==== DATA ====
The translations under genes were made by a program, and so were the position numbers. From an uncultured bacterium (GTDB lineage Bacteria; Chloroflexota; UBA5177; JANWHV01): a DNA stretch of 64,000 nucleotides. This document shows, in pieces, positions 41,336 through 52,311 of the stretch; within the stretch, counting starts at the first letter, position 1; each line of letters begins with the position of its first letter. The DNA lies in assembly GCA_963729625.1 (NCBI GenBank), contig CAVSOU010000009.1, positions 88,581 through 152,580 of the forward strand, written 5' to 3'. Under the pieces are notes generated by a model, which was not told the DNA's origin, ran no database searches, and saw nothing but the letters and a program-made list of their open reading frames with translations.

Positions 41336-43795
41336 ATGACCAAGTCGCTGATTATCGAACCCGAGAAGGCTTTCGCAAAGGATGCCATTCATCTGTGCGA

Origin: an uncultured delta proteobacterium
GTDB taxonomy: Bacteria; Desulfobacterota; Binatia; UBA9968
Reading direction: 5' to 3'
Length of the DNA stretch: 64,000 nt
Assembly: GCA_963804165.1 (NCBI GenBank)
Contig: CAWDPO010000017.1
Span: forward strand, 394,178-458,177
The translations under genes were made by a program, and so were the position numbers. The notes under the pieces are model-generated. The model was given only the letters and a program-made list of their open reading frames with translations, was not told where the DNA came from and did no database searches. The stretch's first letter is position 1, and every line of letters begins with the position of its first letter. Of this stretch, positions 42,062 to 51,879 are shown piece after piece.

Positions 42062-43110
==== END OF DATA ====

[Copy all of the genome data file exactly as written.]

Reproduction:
The translations under genes were made by a program, and so were the position numbers. From an uncultured bacterium (GTDB lineage Bacteria; Chloroflexota; UBA5177; JANWHV01): a DNA stretch of 64,000 nucleotides. This document shows, in pieces, positions 41,336 through 52,311 of the stretch; within the stretch, counting starts at the first letter, position 1; each line of letters begins with the position of its first letter. The DNA lies in assembly GCA_963729625.1 (NCBI GenBank), contig CAVSOU010000009.1, positions 88,581 through 152,580 of the forward strand, written 5' to 3'. Under the pieces are notes generated by a model, which was not told the DNA's origin, ran no database searches, and saw nothing but the letters and a program-made list of their open reading frames with translations.

Positions 41336-43795
41336 ATGACCAAGTCGCTGATTATCGAACCCGAGAAGGCTTTCGCAAAGGATGCCATTCATCTGTGCGA

Origin: an uncultured delta proteobacterium
GTDB taxonomy: Bacteria; Desulfobacterota; Binatia; UBA9968
Reading direction: 5' to 3'
Length of the DNA stretch: 64,000 nt
Assembly: GCA_963804165.1 (NCBI GenBank)
Contig: CAWDPO010000017.1
Span: forward strand, 394,178-458,177
The translations under genes were made by a program, and so were the position numbers. The notes under the pieces are model-generated. The model was given only the letters and a program-made list of their open reading frames with translations, was not told where the DNA came from and did no database searches. The stretch's first letter is position 1, and every line of letters begins with the position of its first letter. Of this stretch, positions 42,062 to 51,879 are shown piece after piece.

Positions 42062-43110